• Fleischer were responsible for some brilliant cartoons, some of them still among my favourites. Their visual style was often stunning and some of the most imaginative and ahead of its time in animation.

    The character of Betty Boop, one of their most famous and prolific characters, may not be for all tastes and sadly not as popular now, but her sex appeal was quite daring for the time and to me there is an adorable sensual charm about her. That charm, sensuality and adorable factor is not lost anywhere here, nor her comic timing, her personality not dulled down at all despite her appearance being far too brief.

    For me, 'You Try Somebody Else' is among the better Fleischer/Betty Boop animation-mixed-with-live-action efforts. Not one of Betty or Fleischer's overall best by any stretch and not one of the most imaginative of their cartoons featuring live-action and real life performers but still very interesting. As far as those with Ethel Merman goes, it's not the best or worst.

    Admittedly, the story is flimsy, barely existent even, and anybody looking for non-stop hilarity are best looking elsewhere. The title song is pleasant enough, but not an especially memorable one and doesn't gel as much as it should. Wouldn't have said no to more animation as well but that's probably just me, mainly because the highlights are with the animation.

    However, the animation is outstanding, everything is beautifully and meticulously drawn and the whole cartoon is rich in visual detail and imagination. Every bit as good is the music score, which delivers on the energy, lusciousness and infectiousness, great for putting anybody in a good mood.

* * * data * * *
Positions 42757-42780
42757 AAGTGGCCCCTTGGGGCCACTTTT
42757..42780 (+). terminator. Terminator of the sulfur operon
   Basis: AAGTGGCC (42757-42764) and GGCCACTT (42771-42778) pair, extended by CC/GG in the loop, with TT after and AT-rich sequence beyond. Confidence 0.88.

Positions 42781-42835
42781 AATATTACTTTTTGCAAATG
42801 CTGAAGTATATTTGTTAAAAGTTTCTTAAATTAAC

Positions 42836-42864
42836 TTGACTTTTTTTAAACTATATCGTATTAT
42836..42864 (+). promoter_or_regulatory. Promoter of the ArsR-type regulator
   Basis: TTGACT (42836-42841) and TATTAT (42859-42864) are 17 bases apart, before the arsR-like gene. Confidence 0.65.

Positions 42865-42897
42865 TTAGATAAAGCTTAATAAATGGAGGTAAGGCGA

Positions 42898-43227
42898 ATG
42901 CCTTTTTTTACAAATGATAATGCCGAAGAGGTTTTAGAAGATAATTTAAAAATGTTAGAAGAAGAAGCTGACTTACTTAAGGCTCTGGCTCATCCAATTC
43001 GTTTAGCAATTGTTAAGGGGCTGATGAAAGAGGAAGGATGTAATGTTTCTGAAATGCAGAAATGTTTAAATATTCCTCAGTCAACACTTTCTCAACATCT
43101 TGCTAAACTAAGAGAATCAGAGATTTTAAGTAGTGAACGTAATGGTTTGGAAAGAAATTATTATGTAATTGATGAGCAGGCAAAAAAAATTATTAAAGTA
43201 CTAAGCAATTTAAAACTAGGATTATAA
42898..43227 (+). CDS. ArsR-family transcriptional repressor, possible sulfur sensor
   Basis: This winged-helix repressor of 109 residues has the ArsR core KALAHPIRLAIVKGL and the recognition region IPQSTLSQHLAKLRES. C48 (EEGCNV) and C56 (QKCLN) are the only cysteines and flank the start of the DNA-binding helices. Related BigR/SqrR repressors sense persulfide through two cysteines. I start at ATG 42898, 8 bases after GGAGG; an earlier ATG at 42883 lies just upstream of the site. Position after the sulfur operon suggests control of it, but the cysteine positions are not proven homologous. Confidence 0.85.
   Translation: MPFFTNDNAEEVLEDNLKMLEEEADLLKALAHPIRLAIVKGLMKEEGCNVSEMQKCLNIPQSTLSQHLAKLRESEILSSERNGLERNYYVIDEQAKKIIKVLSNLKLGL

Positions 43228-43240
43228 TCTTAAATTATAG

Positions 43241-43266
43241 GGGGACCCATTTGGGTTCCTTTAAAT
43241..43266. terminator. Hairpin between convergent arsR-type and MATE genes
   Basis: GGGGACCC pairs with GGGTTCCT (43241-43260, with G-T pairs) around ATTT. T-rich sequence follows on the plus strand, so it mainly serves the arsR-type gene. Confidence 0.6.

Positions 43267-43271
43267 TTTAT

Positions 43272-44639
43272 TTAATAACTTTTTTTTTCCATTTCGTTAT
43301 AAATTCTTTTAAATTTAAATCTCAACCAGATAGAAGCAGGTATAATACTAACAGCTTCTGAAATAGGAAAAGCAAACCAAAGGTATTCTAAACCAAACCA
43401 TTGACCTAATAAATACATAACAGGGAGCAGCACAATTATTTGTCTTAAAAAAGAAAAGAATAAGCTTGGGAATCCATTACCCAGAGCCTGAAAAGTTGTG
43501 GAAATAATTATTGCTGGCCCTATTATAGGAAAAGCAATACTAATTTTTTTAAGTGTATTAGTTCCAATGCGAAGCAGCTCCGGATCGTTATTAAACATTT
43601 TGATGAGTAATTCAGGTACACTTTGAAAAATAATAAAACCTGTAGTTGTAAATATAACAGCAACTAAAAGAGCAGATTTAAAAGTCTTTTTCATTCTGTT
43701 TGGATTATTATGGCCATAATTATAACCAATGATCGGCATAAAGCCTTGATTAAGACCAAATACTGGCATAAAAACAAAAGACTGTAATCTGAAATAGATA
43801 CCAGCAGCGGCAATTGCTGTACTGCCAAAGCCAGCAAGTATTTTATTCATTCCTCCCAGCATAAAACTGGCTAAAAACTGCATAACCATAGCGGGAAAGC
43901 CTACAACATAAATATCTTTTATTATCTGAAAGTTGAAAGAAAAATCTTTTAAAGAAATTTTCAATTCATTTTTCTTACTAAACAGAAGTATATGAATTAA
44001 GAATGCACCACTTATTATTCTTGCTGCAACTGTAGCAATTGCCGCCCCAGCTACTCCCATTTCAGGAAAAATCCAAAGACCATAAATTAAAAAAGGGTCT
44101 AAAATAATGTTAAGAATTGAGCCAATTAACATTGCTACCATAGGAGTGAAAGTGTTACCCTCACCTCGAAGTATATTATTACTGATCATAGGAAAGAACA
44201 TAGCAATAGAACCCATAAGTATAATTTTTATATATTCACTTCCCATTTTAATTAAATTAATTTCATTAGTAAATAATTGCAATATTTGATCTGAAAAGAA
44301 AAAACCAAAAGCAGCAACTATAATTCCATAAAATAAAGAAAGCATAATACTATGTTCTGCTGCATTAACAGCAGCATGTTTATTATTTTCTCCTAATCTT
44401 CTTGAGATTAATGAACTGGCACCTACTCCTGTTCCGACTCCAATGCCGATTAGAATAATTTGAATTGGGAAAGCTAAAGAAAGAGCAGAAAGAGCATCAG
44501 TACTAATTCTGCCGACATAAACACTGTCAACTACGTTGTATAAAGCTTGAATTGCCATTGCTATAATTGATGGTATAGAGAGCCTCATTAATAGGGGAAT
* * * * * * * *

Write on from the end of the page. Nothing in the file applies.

On top of these, 'You Try Somebody Else' is amusing and charming with a delightful Betty and some great gags. The highlights being the ballsy jail break and the very last gag that was wonderfully strange. A big interest point too is Ethel Merman sounding a dream and with an incredibly vibrant presence in nicely shot live action.

    All in all, very nicely done and worth trying. 7/10 Bethany Cox
  • You Try Somebody Else (1932)

    *** (out of 4)

    The Fleischer Studio produced a number of these animated short films where the "bouncing ball" would have audience members singing together. The story has a cat opening up the fridge and finding a fish that he plans to eat but then Betty Boop shows up with a gun. The film then turns to Ethel Merman who sings the title song. If you go through all of these Flesicher shorts from this series you'll notice that they got a lot better as they went along and that included getting special guests to sing the songs. The track here is quite good as Merman does a nice job with it and makes for a good bouncing ball track. The animation is extremely good as you'd expect and that includes a very funny and somewhat cruel moment at the start between the cat and the fish.
  • As far as Screen Songs go, this one is fairly interesting and reasonably good. But I can't help feeling as though the cartoon was an afterthought. It's a decent job, but I suspect it would have been much better if it got the full treatment, instead of being an addition for time requirements. The animation and the song don't fit well together at all. Worth watching nonetheless. Ethel Merman is in fine form here and the cartoon portion is fun. In print and available. Recommended.